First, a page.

Adrienne Lynch: Alchemy and the Act of Creation

Adrienne Lynch picAdrienne Lynch was born on the cusp of dawn in the wake of Niagara Falls, New York’s infamous Blizzard of ’77. Things she recalls from her nomadic childhood include: cicada carcasses clinging to the tree outside the kitchen window, too-small home grown watermelons too-sweet as candy, a neighbor girl’s torn toenail, the strange feelings grown-ups gave her, and how much her terrier mutt, Harvey, loved chasing cars and rolling in dead fish.

As an adult, she found her way to clay. For over a decade, she has made mostly figurative ceramic and mixed-media sculpture and drawings, with an emphasis on impermanence, transformation, and the ineffable mysteries that take place within the human body-boat. The figure—human and animal—continues to play a vital role in her practice, as do language, and humble materials such as paper, rusted metal, and string.

thing temple (love needs objects)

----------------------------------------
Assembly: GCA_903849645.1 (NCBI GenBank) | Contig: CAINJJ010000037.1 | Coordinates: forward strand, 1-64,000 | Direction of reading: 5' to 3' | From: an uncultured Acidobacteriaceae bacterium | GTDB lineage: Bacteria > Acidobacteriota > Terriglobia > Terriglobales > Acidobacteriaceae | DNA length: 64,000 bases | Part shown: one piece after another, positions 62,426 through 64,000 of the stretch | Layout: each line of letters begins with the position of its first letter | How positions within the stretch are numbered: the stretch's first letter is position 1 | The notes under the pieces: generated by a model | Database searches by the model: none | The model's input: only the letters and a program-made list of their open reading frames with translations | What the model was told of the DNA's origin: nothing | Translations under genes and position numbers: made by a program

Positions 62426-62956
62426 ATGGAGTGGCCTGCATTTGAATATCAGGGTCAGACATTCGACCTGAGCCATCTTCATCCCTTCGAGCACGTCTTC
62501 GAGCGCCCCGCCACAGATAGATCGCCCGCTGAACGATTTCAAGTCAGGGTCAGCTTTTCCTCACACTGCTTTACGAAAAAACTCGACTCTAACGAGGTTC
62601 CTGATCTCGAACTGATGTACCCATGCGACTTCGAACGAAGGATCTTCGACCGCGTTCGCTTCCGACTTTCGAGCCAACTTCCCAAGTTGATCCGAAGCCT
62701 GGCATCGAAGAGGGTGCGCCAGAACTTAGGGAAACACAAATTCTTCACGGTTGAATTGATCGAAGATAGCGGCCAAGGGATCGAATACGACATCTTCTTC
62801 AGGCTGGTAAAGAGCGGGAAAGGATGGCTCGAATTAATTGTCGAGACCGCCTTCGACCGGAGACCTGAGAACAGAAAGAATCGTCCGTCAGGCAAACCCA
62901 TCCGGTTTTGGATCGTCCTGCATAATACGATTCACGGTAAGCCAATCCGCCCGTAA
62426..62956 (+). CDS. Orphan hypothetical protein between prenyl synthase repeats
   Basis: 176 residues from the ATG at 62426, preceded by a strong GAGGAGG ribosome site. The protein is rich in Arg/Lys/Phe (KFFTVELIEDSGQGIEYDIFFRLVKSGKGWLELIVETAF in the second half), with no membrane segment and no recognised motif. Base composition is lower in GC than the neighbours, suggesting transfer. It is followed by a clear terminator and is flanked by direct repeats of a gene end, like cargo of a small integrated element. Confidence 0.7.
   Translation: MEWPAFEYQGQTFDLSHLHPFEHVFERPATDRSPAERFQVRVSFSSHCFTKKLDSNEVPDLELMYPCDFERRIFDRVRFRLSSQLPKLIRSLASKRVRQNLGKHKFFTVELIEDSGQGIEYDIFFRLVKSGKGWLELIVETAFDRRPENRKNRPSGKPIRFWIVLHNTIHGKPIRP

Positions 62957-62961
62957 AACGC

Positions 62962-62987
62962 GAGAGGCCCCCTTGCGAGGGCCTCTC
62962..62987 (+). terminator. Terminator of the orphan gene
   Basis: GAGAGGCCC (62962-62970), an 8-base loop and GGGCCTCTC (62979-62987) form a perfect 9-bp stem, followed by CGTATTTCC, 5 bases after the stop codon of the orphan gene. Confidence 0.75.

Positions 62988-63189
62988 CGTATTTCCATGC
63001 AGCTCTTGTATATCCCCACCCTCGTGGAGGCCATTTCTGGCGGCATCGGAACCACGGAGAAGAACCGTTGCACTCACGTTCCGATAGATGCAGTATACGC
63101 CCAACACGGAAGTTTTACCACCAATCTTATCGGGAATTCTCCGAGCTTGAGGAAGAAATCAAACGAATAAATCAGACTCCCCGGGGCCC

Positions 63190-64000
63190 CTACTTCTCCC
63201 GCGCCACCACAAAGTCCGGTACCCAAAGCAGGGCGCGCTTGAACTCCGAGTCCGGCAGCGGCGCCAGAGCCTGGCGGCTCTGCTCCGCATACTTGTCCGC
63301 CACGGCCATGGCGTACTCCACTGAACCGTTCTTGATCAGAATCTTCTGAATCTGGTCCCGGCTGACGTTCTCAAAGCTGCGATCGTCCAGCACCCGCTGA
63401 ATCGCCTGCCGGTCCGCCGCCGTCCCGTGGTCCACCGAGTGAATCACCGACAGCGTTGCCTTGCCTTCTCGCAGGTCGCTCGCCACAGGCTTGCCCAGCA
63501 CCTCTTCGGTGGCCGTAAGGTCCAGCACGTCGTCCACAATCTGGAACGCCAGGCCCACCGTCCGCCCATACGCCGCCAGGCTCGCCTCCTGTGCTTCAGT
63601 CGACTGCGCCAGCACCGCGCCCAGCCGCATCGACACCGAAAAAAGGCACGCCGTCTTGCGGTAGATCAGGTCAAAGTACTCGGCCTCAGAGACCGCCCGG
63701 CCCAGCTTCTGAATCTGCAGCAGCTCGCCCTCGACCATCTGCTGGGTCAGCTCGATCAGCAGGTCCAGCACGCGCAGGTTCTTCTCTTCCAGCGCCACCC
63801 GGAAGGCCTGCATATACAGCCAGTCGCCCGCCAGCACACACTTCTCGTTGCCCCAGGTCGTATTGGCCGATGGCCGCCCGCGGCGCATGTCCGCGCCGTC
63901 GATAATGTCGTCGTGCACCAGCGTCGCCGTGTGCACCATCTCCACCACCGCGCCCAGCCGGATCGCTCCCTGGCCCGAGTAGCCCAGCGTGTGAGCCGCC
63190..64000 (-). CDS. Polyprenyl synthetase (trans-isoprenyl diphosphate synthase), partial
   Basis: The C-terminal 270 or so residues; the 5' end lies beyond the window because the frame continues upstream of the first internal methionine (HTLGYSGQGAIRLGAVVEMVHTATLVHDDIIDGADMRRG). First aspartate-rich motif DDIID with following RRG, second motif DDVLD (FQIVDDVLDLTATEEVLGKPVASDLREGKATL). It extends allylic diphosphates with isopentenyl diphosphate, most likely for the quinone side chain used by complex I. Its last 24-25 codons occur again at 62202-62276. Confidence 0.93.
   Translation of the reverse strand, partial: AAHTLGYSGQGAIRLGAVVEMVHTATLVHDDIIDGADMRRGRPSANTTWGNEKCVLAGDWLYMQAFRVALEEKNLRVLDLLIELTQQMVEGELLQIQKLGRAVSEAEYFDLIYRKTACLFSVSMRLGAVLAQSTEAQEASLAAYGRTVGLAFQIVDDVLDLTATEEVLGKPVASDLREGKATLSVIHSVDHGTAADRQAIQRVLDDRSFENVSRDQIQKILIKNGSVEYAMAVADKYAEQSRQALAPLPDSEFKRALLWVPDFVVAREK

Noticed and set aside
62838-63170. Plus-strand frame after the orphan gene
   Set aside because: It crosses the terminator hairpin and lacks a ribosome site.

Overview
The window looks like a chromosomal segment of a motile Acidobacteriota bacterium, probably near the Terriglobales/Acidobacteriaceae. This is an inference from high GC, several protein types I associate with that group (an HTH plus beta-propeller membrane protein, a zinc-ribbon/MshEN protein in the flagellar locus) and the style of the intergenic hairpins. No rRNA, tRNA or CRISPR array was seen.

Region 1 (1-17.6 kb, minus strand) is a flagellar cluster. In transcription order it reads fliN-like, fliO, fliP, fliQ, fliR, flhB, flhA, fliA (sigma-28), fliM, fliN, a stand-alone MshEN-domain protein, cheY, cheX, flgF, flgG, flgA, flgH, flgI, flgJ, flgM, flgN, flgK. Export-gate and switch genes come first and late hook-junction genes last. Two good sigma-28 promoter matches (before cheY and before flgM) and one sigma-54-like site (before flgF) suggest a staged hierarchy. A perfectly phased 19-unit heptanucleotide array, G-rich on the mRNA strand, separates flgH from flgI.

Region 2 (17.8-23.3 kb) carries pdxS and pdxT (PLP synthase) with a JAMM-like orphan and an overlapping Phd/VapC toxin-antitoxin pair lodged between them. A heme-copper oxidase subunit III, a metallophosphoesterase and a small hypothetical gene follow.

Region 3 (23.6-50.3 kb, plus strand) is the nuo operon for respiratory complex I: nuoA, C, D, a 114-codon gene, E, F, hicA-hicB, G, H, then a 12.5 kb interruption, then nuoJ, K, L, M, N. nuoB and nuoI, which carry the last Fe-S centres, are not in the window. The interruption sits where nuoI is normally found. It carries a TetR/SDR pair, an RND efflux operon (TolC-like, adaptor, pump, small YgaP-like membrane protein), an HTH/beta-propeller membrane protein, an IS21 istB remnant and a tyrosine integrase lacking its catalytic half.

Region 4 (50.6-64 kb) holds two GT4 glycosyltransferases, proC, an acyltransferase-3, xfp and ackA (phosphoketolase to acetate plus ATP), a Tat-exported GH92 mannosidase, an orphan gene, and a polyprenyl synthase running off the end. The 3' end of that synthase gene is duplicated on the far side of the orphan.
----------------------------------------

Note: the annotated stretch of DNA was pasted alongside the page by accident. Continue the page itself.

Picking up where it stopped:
thing temple (love needs objects)

 “Clay is a great medium for me spiritually because it models the alchemy that happens through the act of creation. I take things that are difficult—like death, loss, heartbreak or loneliness—and make art around them. The process of giving form to these intense feelings and experiences lightens them and provides a release. My art has helped me let go of heavy energy and be less afraid of the dark things.” ~Adrienne Lynch

Listen to Adrienne’s Art as Worship interview on Empower Radio.

She comments, “Art is an act of communication. My creative process feels like an act of channeling. Art moves through me and I manifest something, but the cycle isn’t complete—I haven’t fulfilled my mission—until I’ve shared my art and gotten feedback. I look forward to sharing my work because it completes the cycle.”



Adrienne considers teaching a privilege and a calling. She teaches Ceramics and Three-Dimensional Design at Georgia State University and Roswell Art Center West. She loves how the studio classroom can become a space for taking big risks, asking juicy questions, turning each other’s thinking inside-out, sharing research and insights, and witnessing breakthroughs.  Adrienne encourages each student to “honor what is unique about you and what you were meant to bring into this world.”

detail of Matchmaker

detail of Matchmaker